One of my most memorable scallop-eating experiences took place at 4,000 feet, in the grand dining room of Yosemite National Park's Ahwahnee Hotel.
Marian Morash, former assistant to Julia Child and celebrity chef of the long-running PBS series "Victory Garden," was the guest chef and had created an extraordinary meal. Course after delectable course had passed before us.
Then the scallop course arrived. The fresh, little mollusks had been plucked from Massachusetts' Nantucket Bay as the sun rose over the Atlantic, air-freighted cross-country and set before us a mere eight hours later, Pacific Standard Time.
There were, perhaps, two dozen 1/2-inch morsels, lightly coated in a delicate wine sauce, flecked sparingly with fresh dill. The flavor, texture, EVERYTHING was exquisite. I set out to savor the dish slowly, getting to know each perfect, little scallop up-close and personal.
Ever since, I've appreciated a well-made scallop dish. That means, of course, starting with great scallops. At the market, you'll find two choices. The large sea scallops, caught miles out at sea, are available year-round. Tiny bay scallops that live in shallow, coastal waters are at their prime in winter months (but, of course, they're available all the time in their frozen state).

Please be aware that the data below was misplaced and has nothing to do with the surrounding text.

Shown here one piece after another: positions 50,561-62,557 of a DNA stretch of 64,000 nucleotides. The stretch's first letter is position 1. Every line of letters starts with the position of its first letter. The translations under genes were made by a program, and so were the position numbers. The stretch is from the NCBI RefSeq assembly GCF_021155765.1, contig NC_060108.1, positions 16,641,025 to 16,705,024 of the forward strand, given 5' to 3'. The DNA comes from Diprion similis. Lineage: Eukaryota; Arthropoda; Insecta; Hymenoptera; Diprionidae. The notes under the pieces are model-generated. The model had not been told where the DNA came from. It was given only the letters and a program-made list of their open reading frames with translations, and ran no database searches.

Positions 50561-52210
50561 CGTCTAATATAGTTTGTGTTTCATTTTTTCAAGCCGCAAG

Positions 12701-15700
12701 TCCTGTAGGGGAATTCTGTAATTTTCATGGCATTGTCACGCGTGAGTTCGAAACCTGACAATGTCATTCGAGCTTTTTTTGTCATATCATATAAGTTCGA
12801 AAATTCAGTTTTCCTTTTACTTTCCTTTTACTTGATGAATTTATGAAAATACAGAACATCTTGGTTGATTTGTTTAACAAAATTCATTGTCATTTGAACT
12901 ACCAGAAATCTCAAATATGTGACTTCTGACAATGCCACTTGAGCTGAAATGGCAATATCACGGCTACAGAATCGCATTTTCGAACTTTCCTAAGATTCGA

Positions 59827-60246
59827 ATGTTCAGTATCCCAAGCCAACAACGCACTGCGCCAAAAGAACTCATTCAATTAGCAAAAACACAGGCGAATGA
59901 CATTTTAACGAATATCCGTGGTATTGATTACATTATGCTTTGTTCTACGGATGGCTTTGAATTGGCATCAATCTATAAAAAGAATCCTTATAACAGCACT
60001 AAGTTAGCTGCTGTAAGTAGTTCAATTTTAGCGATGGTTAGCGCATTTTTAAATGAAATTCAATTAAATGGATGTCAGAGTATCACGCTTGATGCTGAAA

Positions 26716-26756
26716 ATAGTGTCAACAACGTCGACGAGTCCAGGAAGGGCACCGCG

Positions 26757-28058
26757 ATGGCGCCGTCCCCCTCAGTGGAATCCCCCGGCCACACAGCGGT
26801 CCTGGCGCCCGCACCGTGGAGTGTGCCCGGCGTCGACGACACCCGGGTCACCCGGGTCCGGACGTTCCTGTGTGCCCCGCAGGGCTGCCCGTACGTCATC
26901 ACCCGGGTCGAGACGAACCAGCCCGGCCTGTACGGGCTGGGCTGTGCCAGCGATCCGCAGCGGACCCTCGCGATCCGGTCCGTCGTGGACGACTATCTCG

When scallops are fresh and untreated with any preservatives, they brown nicely when sauteed and have an almost sugary flavor. As they age, that sweet flavor diminishes as does the browning aspect. Because it has become a common practice to soak shucked scallops in a water/tripolyphosphate solution, which can undermine the cooking and eating quality of scallops, it's not a bad idea to ask at the time of purchase if the scallops are preservative-free.
If you can't get your hands on truly fresh-out-of-the-bay bay scallops, and fresh-out-of-the-sea sea scallops, then your next-best option is to buy them while they're still frozen. That way, you'll be guaranteed of better quality.
Jan Roberts-Dominguez is a Corvallis food writer, artist and author of "Oregon Hazelnut Country, the Food, the Drink, the Spirit" and four other cookbooks. Readers can contact her by email at firstname.lastname@example.org or obtain additional recipes and food tips on her blog at www.janrd.com.